By all accounts, Dublin’s Sodb’s demo was destined for greatness. One look at its roll call of members would say so, namely drummer Johnny King from Altar of Plagues alongside members of defunct crustcore band The Dagda and the still inactive Fuck You Written In Shit. The various membership though hasn’t meant that Sodb’s output is a careless hotchpot of styles. No, this is black metal unabatedly but it’s black metal riddled with an unnerving melody, but also a chaotic undercurrent contributed by their punk backgrounds, that makes for one of the more impressive demo releases of 2012.
Encased in imposing artwork, a great deal of care was clearly put into releasing this demo tape, the first release from Into The Void Records. “Don Seantalamh a Chuid Féin” comprises of just four, but lengthy, tracks and the band clearly understand the purpose of a demo and that is to lay down the gauntlet for the future, and Sodb do just that. Typically lo-fi in production, the demo opens first with murky voices wretching in the darkness that gives way to the searing delivery of the title track that sees thunderous blastbeats and blistering duelling vocals come to the fore. Followed by “Aigre Re”, Sodb have made it abundantly clear at this point what their modus operandi is – crafting harrowing, but totally captivating pieces of black metal.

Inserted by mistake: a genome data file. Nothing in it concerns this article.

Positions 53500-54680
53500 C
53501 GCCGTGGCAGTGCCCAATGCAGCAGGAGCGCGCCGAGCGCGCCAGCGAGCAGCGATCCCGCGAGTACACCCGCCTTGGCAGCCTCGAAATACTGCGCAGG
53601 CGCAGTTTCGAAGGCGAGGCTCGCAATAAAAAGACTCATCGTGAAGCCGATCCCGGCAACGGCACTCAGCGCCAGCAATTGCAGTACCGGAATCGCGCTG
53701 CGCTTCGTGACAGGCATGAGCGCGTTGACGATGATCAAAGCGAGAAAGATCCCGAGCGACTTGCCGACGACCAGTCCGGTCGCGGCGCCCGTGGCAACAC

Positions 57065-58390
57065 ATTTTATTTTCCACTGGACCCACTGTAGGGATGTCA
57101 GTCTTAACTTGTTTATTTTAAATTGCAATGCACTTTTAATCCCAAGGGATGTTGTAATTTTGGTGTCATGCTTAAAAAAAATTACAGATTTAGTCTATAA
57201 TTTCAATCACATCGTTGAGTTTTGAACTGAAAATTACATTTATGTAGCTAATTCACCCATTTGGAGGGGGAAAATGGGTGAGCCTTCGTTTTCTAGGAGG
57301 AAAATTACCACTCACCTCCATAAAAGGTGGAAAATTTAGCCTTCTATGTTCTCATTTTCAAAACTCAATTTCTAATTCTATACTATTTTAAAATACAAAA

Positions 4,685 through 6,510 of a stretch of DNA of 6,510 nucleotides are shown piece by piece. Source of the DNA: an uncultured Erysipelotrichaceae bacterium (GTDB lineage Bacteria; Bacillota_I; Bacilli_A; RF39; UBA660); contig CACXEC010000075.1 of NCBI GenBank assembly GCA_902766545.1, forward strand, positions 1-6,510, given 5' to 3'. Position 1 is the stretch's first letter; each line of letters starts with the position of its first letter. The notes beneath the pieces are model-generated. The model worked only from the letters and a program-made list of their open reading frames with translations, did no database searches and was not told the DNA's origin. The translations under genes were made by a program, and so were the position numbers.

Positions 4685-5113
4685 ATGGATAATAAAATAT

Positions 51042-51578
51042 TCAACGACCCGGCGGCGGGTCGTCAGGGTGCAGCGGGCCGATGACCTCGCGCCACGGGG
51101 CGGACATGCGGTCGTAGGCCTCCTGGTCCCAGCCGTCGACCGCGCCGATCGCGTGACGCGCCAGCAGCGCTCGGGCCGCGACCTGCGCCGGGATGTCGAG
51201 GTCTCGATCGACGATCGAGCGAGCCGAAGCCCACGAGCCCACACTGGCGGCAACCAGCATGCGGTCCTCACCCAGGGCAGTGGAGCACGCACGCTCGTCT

“Tethered” marks an absolutely visceral standout moment for “Don Seantalamh a Chuid Féin”, but it’s “Old and Withered Form”, the song that the band enticed us with online, that makes for one of the demo’s most striking highlights as searing tremolo picked guitars, a regular feature of this demo, shear through the din with haunting vocals bellowing from the murky depths, where all the band’s strengths have been concentrated into one punishing, but equally enthralling, barrage of foul black metal.
Originally published on Equivoke.